At: 24/11/2021 6:00pm, in cooperation with:
Lana Lovrenčić (Institute for Art History Zagreb)
Anna Topolska (Independent Scholar, Poznań, Poland)
Jana Mazurkiewicz Meisarosh (University of Michigan/ YAAANA)
Moderator: Anastasia Felcher (Vera and Donald Blinken Open Society Archives, Budapest, Hungary)
Private archives, artist estates, and diaries, hosted by: -
A personal view: what does memory studies make of private archives, artist estates, and diaries?
This roundtable is dedicated to private archives, artists estates, diaries and their importance for memory studies. The participants will discuss different possibilities and approaches to this private and personal material, the epistemological potential that un-institutionalised and for the most part unstructured material in private archives has, and the value of it today. Assuming that collecting, and self-narrating is an (intentional or unintentional) identity-building process, and that „modern memory is, above all, archival” (Nora), we ask the question: how do individuals, or their inheritors, collect and/or narrate themselves at the intersection of private/public, and how do scholars and institutions (re-)interpret this material.
Lana Lovrenčić (Institute for Art History Zagreb) graduated in Art history and Philosophy, Faculty of Humanities and Social Sciences, University of Zagreb. She is co-founder of the PoSoCoMeS working group. Her main fields of interest are photography, cultural heritage, memory practices and planning practices after WWII. She participated in a number of international projects, including Unfinished Modernizations, Heroes We Love, Forgotten Heritage. She is one of the initiators of the international collaborative platform (In)Appropriate Monuments. She has curated several exhibitions, the most recent being Archive as a Memory Construct. Memory as the Construct of Present-Day Social Discourses (2021). She organised two international conferences in Zagreb: Socialist Monuments and Modernism (2015) and War, Revolution and Memory: Post-War Monuments in Post-Communist Europe (2017) and was part of organisers and program committee for the 1st PoSoCoMeS conference (2020). In 2019 she organised 11th Photography Days of Tošo Dabac Archives: PHOTOGRAPHIC ARCHIVES, importance, possibilities, perspectives and co-curated the accompanying exhibition. Currently she is doing her PhD on the topic of private photographic archives.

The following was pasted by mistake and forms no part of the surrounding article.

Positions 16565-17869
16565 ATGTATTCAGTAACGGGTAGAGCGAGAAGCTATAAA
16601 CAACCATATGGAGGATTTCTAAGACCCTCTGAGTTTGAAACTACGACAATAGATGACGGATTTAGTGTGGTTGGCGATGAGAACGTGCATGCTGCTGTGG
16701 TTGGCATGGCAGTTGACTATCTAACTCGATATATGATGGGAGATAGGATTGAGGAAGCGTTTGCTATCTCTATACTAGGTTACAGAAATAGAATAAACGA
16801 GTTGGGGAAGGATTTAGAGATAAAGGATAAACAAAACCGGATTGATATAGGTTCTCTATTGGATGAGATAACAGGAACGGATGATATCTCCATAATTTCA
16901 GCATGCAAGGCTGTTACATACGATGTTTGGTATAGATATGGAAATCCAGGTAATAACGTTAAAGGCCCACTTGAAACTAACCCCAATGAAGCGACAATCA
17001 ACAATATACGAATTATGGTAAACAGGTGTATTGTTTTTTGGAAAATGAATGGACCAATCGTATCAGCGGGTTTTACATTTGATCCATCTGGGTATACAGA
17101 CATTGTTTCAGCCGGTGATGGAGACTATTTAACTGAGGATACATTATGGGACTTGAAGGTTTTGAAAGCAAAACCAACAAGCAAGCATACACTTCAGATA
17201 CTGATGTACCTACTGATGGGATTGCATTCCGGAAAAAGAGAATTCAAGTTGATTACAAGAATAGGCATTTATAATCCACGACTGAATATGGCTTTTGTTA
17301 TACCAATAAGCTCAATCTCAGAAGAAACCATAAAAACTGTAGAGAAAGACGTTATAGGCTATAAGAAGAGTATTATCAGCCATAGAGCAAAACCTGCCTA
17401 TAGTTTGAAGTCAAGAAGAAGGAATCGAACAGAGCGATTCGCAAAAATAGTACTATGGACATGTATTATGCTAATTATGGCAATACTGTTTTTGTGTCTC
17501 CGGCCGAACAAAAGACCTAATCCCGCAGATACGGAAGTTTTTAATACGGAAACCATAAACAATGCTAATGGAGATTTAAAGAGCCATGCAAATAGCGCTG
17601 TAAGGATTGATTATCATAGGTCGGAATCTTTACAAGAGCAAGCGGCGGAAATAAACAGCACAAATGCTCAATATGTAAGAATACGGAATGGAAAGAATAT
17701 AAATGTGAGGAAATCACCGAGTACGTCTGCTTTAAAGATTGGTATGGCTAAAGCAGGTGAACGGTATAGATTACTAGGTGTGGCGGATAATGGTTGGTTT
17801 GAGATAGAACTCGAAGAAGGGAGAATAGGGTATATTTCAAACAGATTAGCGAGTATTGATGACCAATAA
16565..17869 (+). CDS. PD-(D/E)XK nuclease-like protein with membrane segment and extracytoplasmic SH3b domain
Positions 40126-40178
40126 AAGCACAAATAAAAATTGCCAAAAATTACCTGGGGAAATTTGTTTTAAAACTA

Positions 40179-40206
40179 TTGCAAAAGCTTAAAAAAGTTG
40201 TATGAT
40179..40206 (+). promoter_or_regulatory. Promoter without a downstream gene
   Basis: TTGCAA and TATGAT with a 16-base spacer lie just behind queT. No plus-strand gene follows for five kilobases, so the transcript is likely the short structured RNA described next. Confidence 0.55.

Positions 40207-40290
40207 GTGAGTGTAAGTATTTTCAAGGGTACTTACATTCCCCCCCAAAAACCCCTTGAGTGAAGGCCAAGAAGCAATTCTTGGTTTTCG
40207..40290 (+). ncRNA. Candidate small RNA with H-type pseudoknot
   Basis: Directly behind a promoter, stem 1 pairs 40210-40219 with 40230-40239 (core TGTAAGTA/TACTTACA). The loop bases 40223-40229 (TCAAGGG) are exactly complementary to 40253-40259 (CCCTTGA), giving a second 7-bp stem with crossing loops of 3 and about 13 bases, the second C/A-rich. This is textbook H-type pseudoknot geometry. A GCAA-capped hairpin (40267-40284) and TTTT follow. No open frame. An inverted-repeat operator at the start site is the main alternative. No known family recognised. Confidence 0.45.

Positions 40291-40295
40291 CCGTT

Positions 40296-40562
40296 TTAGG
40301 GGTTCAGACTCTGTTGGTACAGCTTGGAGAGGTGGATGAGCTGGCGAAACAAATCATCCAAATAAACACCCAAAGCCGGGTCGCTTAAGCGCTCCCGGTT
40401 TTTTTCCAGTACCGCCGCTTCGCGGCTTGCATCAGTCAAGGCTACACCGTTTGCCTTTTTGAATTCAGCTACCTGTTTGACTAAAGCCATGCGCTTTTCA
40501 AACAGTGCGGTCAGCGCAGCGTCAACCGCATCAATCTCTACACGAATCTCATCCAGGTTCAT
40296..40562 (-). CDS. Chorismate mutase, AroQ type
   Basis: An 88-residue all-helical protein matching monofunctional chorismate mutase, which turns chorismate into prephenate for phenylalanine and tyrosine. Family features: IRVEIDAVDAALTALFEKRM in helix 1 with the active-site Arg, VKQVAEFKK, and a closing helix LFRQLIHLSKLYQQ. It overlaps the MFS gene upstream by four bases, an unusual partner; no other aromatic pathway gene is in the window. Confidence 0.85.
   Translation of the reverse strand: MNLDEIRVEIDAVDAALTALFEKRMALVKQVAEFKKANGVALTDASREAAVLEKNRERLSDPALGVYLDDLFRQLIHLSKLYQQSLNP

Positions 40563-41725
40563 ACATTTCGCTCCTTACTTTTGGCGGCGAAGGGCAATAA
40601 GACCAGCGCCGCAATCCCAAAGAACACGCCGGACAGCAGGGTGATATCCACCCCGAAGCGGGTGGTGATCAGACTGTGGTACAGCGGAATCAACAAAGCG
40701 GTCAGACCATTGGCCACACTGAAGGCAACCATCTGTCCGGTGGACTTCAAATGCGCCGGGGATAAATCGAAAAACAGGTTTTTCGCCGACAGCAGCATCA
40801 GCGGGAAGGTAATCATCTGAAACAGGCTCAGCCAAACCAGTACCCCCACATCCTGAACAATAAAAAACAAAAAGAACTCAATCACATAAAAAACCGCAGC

Anna Topolska (Independent Scholar, Poznań, Poland). Anna is a historian of Modern Eastern Europe (Phd in History from Adam Mickiewicz University; MA in History and Graduate Certificate in Museum Studies from University of Michigan). She is a member of the Polish Institute of Arts and Sciences of America. In 2007-2009 she was a visiting scholar at the University of Notre Dame. Her research interests focus on visual studies and memory. She is the author of numerous articles and book chapters, and is currently working on her first monograph “Memory and Visuality. Representations of the Second World War in Poznań Poland in the 20th and 21st centuries”. She is also an inheritor of the private archive after the well-known Polish historian Jerzy Topolski (1928-1998), which she manages together with Topolski’s widow, her mother. She’s a co-editor (with Ewa Domańska) of the book Jerzy Topolski. Theory and Methodology of Historical Knowledge. An Anthology (forthcoming, 2022).
Jana Mazurkiewicz Meisarosh (University of Michigan/ YAAANA). Jana is a PhD candidate in the Slavic Department at the University of Michigan, Ann Arbor. She is working on her dissertation on Yiddish Theater in Communist Warsaw. Originally from Poland, Jana holds a Master of Arts degree in Polish Philology and Jewish Studies from the University of Wrocław. She is the author of the book ” “Death or Resurrection? Contemporary Yiddish Theatre in Europe” (in Polish). Jana is not only a practicing academic but also an active theater artist and critic. She is an actor, director, playwright, and producer of Yiddish theater. In October 2017, she settled down in San Diego and launched the Yiddish Arts and Academics Association of North America (YAAANA – www.yaaana.org), Yiddishland California (www.yiddishlandcalifornia.org), and Yiddish Theater Academy (www.yiddishtheateracademy.org). She works with Henryk Grynberg’s legacy, including his books, memoirs, and his collection of artwork.
Anastasia Felcher (Vera and Donald Blinken Open Society Archives, Budapest, Hungary) Anastasia specializes in the cultural history of East European borderlands. She holds a PhD in Cultural Heritage Management and Development from the Scuola IMT Alti Studii Lucca (2016). She has received fellowships at the Blinken OSA in Budapest (2016), German Historical Institute in Moscow (2017), the Leibniz Institute for History and Culture of Eastern Europe in Leipzig (2019), and the Center for Advanced Studies in Sofia (2019-2020). In addition, she worked as a country expert for the European Holocaust Research Infrastructure (2018–2019). She has published on the heritage of minorities in pluralistic societies, dilemmas of Jewish heritage in the post-Holocaust age, and literature and politics in Eastern Europe.